Somehow, somewhere in my readings, I mistakenly picked up on the idea that Olaf Stapledon’s Star Maker (1937) and 1961’s Solaris by Polish writer Stanislaw Lem (whose name is the worst kind of tongue twister*) are novels of similar substance. I’m not sure what misled me to that assumption, but while they both share the “sapient celestial object” concept that is central to both novels, they are entirely different, with Solaris being a traditional sci-fi story in the generic tradition, gleaning elements from sci-fi pulps and Lovecraftian horror, while Star Maker‘s greater scope functions strictly as an existential examination of humanity. While Solaris also does the whole “existential examination” thing, it’s not monopolized by that conceit– it easily functions as a just-a-story. What similarities do exist are likely due to Stapledon’s influence on Lem, as is the case for a large segment of science fiction writers who grew up under the legacy of sci-fi’s staple don.
In Solaris, we meet Kris Kelvin, who arrives on the Solaris Station after years of space travel, only to discover the station in disarray, with one colleague dead, another isolated in his lab, and another drunk and making vague, ominous threats. Continue reading
Are you bored with writing yet another Philip K. Dick book review? Do you sometimes have a hard time distinguishing between PKD stories? Do you worry that everything that can possibly be said about PKD has been written already, even by PKD himself? Well fret no more! Perk up your PKD blog posts with a quick game that everybody’ll love! With PKD Bingo, you’ll make your point in the half the time, and without all those extra words. Your readers will say, ‘Christ, I used to think your SF blog was only so-so. But now, wow! With PKD Bingo, I feel like I really know Dick!’ And remember, blackout winners will receive a lifetime supply of empty aerosol cans! Continue reading
…which you start on the couch, nose scrunched at the outmoded tone, then a chill settles in, so you swaddle yourself in a blanket, but that’s not enough, so you migrate to the bedroom and burrow beneath the comforters, but the bed feels scratchy, so you finish it submerged in the bath, towels draped over to capture the steam, and the book is disintegrating, but it’s no matter because your hands have become flippers…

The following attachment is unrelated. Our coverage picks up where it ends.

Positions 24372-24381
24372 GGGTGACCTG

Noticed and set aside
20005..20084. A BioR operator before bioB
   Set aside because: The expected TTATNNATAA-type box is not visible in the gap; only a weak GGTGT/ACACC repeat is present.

To borrow Robert Silverberg’s erroneous phrasing about James Tiptree’s gender, there is something “ineluctably” American about British author John Brunner’s style (or variety of styles, rather). Last week, I said as much about Charles Stross’s format when compared to his British author peers, but with Brunner, this isn’t about American formula, it’s about feel—a consciously American feel— which heightens his work, impressing itself into the pages with brash entitlement, bold statements, and clean prose. This consistency in feel is all the more striking considering the range of styles his novels explore.
It’s all the more noticeable in The Squares of the City, his 1965 Hugo-nominated novel about an Australian traffic planner commissioned by the city of Vados, capital city of the fictional South American nation of Aguazul, to do the near-impossible: make the perfect city of Vados more perfect by solving its minor traffic problems. But controversy surrounds the project when the traffic troubles take on a human aspect, and what at first appears to be an innocuous Latin American city transformed by wealth, reveals a more sinister agenda of politics and game-playing. Continue reading